The revolution in Information Technology is having a profound affect upon the management of organizations. By improving the ability of managers to coordinate and control the activities of an organization, and by helping managers make more effective decisions. Modern information technology has become a central component of any organization. In the past, CJNCB has not taken advantage of information technology in its Tax and Revenue departments. This in turn, has left this section of the state government isolated and inept. The Audit department is unable to communicate electronically with any of the other sections of the tax and revenue department. This causes employees to have to use hard copies of all files and of customer audits that need to be communicated inter-departmentally. This is a waste of time and resources. Also, the Audit departments web page cannot handle the amount of activity it receives so it is prone to frequent down time and outages. If the CJNCB Audit department is not tied into the rest of the states information technology soon, it will never be able to catch up. The level of technology will advance so far that the audit department will have to be entirely revamped, expending taxpayer dollars. Where as, if the Audit department is upgraded now, it will be easier and less expensive to keep the whole state on the same systems and technology base.



One of the possible solutions to solving the problems at CJNCB would be flattening and restructuring the organization. Restructuring the organization refers to: the process by which mangers change task and authority relationships to improve effectiveness. If organizational hierarchies are to function effectively and to be highly developed, both managers and employees must understand the organizational configuration. In the case of CJNCB, the six levels of management minimize the effectiveness of communication. Downsizing the top levels of unnecessary management would ultimately allow direct communication between employees, and the appropriate level of management. Based on the needs compared to the existing structure, a functional structure where employees are divided into common groups by skills and expertise, or because they use the same resources. For example, instead of laying off the directors and giving them severance packages, place those seasoned managers into different positions such as training or Human resources positions. This would allow the company to use the experience of its internal resources to advance and create different departments where they are needed. Another possible way of changing the structure would be a complete and total overhaul to a matrix structure. A matrix structure is: a structure that provides for more integration between corporate and divisional managers. Also, it would require the development of a horizontal management chain as well as reorganizing the vertical configuration of the organization.

After weighing a functional structure model verse a matrix structure model, it is evident that a functional model would work best. The functional model would require a rearrangement of the existing structure, where as the matrix model would require total and complete restructuring. The total and complete restructuring of a matrix model would be to difficult to implement with existing employees, and would require a large reduction in force followed by a large scale hiring process, which would be very time consuming and expensive.


A possible solution to employee motivation is to empower the employees. Empowering is: the process of giving employees, throughout the organization, the authority to make decisions and to be responsible for the results. The increased use of empowered workers, self-management teams, and contingent or temporary workers gives the organization more flexibility. This would also decrease the amount of day-to-day minor tasks that fill up a manager?s schedule, because lower level employees are handling the less important tasks. The number of subordinates a manger directly controls would increase; the result, fewer managers would be needed to oversee the organization. Managers would oversee work groups consisting of empowered employees who are jointly responsible for ensuring that the team accomplishes its goals. In short, empowering employees and placing them in teams reduces the need for direct personal supervision by mangers, and in turn the organizational structure would flatten.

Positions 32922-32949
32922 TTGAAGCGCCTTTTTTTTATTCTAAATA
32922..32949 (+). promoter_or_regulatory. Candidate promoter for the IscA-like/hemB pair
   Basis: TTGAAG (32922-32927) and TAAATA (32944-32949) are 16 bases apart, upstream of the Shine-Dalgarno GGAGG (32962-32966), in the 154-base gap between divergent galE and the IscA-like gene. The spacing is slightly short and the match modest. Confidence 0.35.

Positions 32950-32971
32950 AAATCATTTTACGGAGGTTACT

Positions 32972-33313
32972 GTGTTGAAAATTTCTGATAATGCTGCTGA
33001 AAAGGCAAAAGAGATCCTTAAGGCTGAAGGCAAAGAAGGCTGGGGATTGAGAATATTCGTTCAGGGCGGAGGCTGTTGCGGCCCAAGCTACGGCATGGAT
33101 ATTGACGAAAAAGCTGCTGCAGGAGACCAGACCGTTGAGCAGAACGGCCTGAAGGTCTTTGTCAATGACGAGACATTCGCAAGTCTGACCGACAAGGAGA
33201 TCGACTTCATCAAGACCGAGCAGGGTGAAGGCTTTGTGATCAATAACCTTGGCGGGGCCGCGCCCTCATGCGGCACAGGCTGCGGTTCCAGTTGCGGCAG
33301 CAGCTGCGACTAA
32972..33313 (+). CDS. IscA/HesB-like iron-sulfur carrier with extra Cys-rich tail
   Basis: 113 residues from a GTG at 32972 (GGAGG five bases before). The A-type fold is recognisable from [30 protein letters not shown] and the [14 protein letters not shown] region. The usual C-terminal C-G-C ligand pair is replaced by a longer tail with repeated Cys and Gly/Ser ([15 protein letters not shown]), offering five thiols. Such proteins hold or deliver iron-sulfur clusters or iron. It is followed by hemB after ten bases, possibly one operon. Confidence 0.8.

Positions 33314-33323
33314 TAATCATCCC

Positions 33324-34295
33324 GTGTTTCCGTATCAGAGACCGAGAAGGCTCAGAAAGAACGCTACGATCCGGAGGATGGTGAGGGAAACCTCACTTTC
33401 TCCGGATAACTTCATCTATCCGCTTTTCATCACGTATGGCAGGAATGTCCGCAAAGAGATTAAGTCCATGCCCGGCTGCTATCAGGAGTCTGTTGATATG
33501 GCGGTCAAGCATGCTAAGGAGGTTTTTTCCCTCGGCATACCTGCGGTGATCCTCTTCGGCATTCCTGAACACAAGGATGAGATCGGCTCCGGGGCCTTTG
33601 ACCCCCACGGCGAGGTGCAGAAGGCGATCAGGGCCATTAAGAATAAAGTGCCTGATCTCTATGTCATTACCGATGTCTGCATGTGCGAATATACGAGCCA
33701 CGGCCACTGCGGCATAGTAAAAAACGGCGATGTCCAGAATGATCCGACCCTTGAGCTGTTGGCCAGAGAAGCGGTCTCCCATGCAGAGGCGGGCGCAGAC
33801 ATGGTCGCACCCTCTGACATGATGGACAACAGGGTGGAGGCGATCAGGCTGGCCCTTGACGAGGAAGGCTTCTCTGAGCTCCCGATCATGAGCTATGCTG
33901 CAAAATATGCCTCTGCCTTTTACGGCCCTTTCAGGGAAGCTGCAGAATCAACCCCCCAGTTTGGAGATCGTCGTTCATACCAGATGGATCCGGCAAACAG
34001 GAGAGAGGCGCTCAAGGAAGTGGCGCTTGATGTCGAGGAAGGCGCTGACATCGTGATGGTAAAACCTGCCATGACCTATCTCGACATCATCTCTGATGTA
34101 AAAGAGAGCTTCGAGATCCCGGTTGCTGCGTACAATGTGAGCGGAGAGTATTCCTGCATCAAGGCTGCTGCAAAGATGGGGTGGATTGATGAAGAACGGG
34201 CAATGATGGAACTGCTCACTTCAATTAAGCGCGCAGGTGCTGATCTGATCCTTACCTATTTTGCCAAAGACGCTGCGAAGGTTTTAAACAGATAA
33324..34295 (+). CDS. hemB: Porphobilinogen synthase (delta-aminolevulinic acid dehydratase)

Another possible solution to the employee motivation problem is to implement incentive programs for hard work. The incentive programs would be set up to reward those employees, which work harder than others, monetarily.

After consideration of empowerment against incentives, it is apparent that empowerment would be most beneficial to the organization in the long run. Empowerment would cultivate and grow the employees, where incentives would breed competition and opposition.


Another solution would be to encourage training and give employees advancements for training. Training, in CJNCB, is one of the most important aspects in finding solutions to the problems. To increase the effectiveness of the quality of the audit process, each employee must be technically competent in his or her jobs. Each position would have a designated set of training classes assigned to it, and the employee in that position will be held responsible for attending and completing those classes. The classes would include scheduled and monitored technical workshops; computer based training, classes in human dynamics, and diversity training. All of these workshops would be regimented around and focused towards customer service subject matter. The purpose of the workshops would be to develop new skills, reinforce old skills, and give the employees a culture focused towards advancement and customer service. Employees would be reviewed at the end of the year, based not only by their performance, but also their progress in the training workshops. To effectively implement this solution, a training department would need to be created. This training department would need to consist of senior employees and managers to ensure its success. An alternative to creating a training department would be outsourcing the entire training aspect of the organization. Some of the benefits of outsourcing would be the reduced amount of cost involved in creating a training department, and fewer employees needed to run a training department. Some of the drawbacks to outsourcing the training department would be not being able to directly monitor the training that the employees are receiving, having to terminate senior personnel, and the cost involved in outsourcing the training department to another organization.